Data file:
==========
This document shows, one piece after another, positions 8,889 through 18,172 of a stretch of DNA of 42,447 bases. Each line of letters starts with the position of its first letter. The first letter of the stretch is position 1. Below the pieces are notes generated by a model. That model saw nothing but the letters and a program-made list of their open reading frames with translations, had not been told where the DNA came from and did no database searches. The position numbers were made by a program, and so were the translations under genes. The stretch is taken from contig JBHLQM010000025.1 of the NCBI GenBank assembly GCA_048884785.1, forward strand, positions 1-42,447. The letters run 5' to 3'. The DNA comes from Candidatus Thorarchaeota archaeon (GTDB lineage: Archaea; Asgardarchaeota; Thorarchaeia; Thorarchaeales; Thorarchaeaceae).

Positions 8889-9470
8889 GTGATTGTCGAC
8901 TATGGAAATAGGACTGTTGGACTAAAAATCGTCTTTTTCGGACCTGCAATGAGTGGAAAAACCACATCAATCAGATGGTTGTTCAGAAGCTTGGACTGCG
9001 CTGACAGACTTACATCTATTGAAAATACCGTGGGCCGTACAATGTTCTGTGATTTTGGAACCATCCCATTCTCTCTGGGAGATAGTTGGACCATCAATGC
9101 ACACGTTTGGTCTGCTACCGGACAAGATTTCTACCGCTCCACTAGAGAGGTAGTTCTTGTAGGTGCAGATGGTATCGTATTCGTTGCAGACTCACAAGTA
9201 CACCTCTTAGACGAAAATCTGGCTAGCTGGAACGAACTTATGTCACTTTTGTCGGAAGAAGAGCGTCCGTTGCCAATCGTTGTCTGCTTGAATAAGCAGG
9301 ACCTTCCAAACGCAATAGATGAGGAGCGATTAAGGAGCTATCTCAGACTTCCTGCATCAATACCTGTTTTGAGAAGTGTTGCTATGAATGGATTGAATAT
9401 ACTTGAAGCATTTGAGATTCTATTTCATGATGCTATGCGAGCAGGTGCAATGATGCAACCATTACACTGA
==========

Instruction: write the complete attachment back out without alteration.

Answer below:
This document shows, one piece after another, positions 8,889 through 18,172 of a stretch of DNA of 42,447 bases. Each line of letters starts with the position of its first letter. The first letter of the stretch is position 1. Below the pieces are notes generated by a model. That model saw nothing but the letters and a program-made list of their open reading frames with translations, had not been told where the DNA came from and did no database searches. The position numbers were made by a program, and so were the translations under genes. The stretch is taken from contig JBHLQM010000025.1 of the NCBI GenBank assembly GCA_048884785.1, forward strand, positions 1-42,447. The letters run 5' to 3'. The DNA comes from Candidatus Thorarchaeota archaeon (GTDB lineage: Archaea; Asgardarchaeota; Thorarchaeia; Thorarchaeales; Thorarchaeaceae).

Positions 8889-9470
8889 GTGATTGTCGAC
8901 TATGGAAATAGGACTGTTGGACTAAAAATCGTCTTTTTCGGACCTGCAATGAGTGGAAAAACCACATCAATCAGATGGTTGTTCAGAAGCTTGGACTGCG
9001 CTGACAGACTTACATCTATTGAAAATACCGTGGGCCGTACAATGTTCTGTGATTTTGGAACCATCCCATTCTCTCTGGGAGATAGTTGGACCATCAATGC
9101 ACACGTTTGGTCTGCTACCGGACAAGATTTCTACCGCTCCACTAGAGAGGTAGTTCTTGTAGGTGCAGATGGTATCGTATTCGTTGCAGACTCACAAGTA
9201 CACCTCTTAGACGAAAATCTGGCTAGCTGGAACGAACTTATGTCACTTTTGTCGGAAGAAGAGCGTCCGTTGCCAATCGTTGTCTGCTTGAATAAGCAGG
9301 ACCTTCCAAACGCAATAGATGAGGAGCGATTAAGGAGCTATCTCAGACTTCCTGCATCAATACCTGTTTTGAGAAGTGTTGCTATGAATGGATTGAATAT
9401 ACTTGAAGCATTTGAGATTCTATTTCATGATGCTATGCGAGCAGGTGCAATGATGCAACCATTACACTGA